Semih published a paper in the journal Party Politics. In his paper, Semih uses the data from the Comparative Study of Electoral Systems projects to study the association between citizens’ feelings of party ambivalence and their likelihood to turn out to vote.
Does party ambivalence, that is, simultaneously evaluating positively more than one political party, decrease turnout? The extant literature on this question is limited to the American case, and findings are rather mixed. Using the data from the Comparative Study of Electoral Systems project, this paper provides a first large-scale comparative analysis of the ambivalence-turnout nexus in 46 countries. Based on two different ambivalence measures, I show that party ambivalence is more prevalent in multiparty systems and that a substantial portion of citizens are ambivalent. Moreover, ambivalence, on average, reduces turnout by at least 4.5 percentage points across countries. Importantly, however, this is not the case for every country. Whether ambivalence decreases voter turnout is conditioned by macro-level factors. More specifically, ambivalence tends to dampen turnout in (1) polarized contexts, (2) parliamentary systems, (3) voluntary voting countries, and (4) less fragmented systems.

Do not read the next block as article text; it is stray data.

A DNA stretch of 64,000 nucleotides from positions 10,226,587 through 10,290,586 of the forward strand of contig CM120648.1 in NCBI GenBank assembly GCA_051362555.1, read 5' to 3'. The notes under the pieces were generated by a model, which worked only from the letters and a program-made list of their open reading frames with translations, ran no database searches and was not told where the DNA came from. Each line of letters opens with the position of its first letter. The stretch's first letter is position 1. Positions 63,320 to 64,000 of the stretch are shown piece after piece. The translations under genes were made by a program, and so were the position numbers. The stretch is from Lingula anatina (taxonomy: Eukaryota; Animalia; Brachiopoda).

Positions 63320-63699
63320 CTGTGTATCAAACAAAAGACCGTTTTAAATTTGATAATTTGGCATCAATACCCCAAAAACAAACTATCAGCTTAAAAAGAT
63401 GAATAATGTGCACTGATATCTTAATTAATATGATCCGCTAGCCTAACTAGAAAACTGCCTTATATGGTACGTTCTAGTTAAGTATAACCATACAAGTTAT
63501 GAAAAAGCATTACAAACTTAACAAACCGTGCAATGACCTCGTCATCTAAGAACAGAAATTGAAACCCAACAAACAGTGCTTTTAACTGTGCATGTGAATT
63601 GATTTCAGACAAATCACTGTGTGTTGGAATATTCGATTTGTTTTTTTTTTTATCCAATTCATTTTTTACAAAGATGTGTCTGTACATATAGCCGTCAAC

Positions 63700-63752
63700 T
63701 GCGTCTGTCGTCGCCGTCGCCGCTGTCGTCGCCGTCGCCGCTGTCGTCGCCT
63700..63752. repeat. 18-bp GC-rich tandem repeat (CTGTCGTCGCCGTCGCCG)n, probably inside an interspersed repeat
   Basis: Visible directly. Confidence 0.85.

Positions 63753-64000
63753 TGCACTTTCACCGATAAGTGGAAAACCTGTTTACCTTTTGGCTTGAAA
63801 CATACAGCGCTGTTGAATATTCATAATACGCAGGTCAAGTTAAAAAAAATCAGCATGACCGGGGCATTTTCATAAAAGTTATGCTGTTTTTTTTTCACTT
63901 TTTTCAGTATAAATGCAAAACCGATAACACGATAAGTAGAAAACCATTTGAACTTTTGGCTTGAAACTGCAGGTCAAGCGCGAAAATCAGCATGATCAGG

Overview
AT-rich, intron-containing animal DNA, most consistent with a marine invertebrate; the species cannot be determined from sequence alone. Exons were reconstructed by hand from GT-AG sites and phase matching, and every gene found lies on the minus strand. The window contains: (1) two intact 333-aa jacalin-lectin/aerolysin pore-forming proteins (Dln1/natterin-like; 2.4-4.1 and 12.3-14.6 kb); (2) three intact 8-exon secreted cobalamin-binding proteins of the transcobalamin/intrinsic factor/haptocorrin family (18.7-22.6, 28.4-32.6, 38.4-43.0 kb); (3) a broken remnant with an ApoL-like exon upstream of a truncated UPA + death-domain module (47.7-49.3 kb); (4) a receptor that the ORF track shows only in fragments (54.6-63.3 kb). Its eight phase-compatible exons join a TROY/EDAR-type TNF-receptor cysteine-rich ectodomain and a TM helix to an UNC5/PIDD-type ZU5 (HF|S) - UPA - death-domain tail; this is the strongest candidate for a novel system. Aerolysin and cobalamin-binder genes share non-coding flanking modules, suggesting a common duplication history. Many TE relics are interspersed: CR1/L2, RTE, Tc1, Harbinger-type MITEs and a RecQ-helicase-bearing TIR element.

The full article can be accessed here.
This content has been updated on 8 April 2021 at 21 h 08 min.